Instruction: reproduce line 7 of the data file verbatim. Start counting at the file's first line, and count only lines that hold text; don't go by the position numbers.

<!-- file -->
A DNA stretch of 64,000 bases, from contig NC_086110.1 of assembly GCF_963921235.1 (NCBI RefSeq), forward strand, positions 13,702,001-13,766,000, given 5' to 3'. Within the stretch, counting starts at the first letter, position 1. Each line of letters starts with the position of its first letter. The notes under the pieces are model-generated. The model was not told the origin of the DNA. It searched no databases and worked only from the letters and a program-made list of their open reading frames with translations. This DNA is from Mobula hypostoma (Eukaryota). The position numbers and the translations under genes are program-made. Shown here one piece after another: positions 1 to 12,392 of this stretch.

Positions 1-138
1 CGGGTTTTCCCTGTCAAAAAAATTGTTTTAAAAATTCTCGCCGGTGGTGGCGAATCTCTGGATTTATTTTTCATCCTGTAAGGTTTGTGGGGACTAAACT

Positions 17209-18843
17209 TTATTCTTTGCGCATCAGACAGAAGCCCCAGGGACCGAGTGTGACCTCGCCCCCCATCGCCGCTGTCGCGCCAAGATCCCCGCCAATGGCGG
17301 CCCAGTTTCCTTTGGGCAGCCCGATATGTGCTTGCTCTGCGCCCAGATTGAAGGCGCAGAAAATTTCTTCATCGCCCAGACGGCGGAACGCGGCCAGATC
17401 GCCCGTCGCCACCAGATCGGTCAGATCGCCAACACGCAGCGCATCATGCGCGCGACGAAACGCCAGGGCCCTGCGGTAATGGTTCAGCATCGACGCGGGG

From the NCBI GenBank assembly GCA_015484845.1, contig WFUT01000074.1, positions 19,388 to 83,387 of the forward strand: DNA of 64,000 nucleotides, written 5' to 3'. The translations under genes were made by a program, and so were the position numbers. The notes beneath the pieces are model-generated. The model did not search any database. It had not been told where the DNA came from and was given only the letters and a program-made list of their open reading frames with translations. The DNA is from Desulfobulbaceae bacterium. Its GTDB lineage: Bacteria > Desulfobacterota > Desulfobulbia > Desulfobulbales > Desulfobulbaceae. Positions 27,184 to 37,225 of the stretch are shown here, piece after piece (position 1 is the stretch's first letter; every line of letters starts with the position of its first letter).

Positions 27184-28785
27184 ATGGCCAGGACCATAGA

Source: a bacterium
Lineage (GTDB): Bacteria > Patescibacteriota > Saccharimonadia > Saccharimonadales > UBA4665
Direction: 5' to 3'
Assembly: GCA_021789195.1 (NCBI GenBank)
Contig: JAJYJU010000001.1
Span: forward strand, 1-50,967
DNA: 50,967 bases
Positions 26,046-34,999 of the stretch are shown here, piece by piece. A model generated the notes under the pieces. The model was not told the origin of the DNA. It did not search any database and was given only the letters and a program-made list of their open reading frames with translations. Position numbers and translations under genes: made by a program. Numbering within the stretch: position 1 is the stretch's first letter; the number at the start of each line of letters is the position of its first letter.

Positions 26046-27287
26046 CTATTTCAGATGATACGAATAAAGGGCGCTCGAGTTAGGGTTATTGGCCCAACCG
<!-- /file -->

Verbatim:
17401 GCCCGTCGCCACCAGATCGGTCAGATCGCCAACACGCAGCGCATCATGCGCGCGACGAAACGCCAGGGCCCTGCGGTAATGGTTCAGCATCGACGCGGGG